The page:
Can you help explain the emergence of TikTok, and how brands can capitalise on it?

Today, if you think you’re not consuming TikTok, you probably are. Whether it’s WhatsApp family group chats or cross-sharing on Twitter and Instagram, everyone’s consuming it and loving it, and it feels addictive and new. But really, it’s not completely unique, it’s more of an evolution.

The fact you can do all kinds of editing from your phone makes its software incredibly clever, alongside the music aspect which associates videos with movement. Then there’s the fact that it’s mobile-first with humans at the heart of it all. This offers lots of simplicity and humour, but it can get more complicated.

Utilising tension between image and word to get messages across is huge with TikTok, and you’ll find a lot of closed captioning with high amounts of supporting copy to help you understand content very quickly.

So, while it’s different, rules still apply, you just need to be more relaxed about them. You also need to trust your brand or agency, even if their ideas seem crazy. It’s about trusting, testing, and seeing how things go, because the basic rules of good content haven’t changed, it’s just how you consume it that has been slightly adjusted.

So would you encourage brands to embrace TikTok?

Absolutely. It’s not a flash in the pan or exclusively for young people. In fact, for the first time ever, the age group flipped last year from predominantly under 24 to over 24, and that number constantly shifts.

It’s also hugely persuasive, consumers can shop directly, and you can make amazing content. All of this has changed the pace of how we approach ecommerce and influencer marketing, and it’s a huge opportunity.

What would your advice be for a brand trying out TikTok?

TikTok is the home of niches, so think about your company’s niche or what it’s known or loved for. If you’re a B2B brand, think about being educational, because it’s being used in the way YouTube is used for information, but for shorter attention spans.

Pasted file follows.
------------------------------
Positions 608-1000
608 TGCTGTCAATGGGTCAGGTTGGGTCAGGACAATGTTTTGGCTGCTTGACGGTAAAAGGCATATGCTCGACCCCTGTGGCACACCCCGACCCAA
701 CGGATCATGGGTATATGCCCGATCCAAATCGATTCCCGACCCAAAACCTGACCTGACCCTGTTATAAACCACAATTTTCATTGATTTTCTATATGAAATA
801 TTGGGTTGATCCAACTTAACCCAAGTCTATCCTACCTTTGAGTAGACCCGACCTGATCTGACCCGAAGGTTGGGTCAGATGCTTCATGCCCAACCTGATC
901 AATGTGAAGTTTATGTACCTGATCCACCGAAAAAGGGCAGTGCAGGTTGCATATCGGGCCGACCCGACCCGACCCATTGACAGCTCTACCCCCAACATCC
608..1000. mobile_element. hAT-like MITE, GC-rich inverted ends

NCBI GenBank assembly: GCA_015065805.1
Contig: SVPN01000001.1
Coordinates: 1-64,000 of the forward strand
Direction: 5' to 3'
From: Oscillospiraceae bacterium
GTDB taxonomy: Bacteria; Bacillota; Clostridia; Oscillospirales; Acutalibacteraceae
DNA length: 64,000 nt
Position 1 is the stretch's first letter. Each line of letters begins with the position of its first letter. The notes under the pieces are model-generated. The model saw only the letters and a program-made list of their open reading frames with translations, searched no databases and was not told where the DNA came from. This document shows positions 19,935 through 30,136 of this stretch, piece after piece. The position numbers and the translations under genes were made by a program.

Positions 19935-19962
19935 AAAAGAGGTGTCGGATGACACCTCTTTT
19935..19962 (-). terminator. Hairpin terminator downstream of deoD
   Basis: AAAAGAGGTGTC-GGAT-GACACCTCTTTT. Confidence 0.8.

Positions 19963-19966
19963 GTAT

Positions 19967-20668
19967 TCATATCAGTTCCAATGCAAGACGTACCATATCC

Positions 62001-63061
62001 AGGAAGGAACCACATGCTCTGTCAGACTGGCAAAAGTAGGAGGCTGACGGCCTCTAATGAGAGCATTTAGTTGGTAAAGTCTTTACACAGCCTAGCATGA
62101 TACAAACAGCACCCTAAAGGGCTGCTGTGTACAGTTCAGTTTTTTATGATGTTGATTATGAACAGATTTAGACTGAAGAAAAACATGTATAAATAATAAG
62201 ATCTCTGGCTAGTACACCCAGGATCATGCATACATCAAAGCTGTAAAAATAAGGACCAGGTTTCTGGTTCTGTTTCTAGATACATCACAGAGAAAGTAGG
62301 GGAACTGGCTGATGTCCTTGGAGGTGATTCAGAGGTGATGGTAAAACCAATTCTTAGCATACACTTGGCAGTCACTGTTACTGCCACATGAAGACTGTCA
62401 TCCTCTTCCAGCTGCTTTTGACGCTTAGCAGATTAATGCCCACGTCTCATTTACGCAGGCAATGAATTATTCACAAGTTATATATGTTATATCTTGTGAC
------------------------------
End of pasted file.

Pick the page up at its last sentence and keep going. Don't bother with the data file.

TikTok’s search and algorithms are advanced, so it won’t take long to find your space amongst competitors by searching some keywords and seeing what’s out there.

Do you see influencers still being popular in the future?

Definitely. In 2020 people said the influencer bubble will burst, but if anything, it was reinforced during the pandemic. Now, influencers are seen as extensions of brands’ creative content teams, so they play a vital role.

This is shown with Twitter’s introduction of the tip jar, the rise of Patreon, Mark Zuckerberg’s $1 billion creators’ fund on Instagram, and TikTok’s creative studio.

So, if you’re a brand, why not invest in influencers and hijack their reach? Why not get them to create some amazing content for you, and see how it’s received? It’s a great way to test something new and talk to a new audience, and it’s also a great way to build brand advocacy and authenticity.

What advice would you offer around investing or areas to focus on for brands?

Don’t be afraid. Lean into it.

Facebook and Instagram realise they’re fighting a losing battle against new platforms, so think about how you can adapt and how they can work in your strategy. Also remember that community is key, so make sure you’re creating content that’s useful and beneficial to your customers. Data is important too so listen to it, and constantly test and learn from what you post.

And finally, there’s no excuse for making inaccessible content in 2022. The future of social will look down on or penalise those who haven’t thought about accessibility with their content.

Decode the Future of Social Media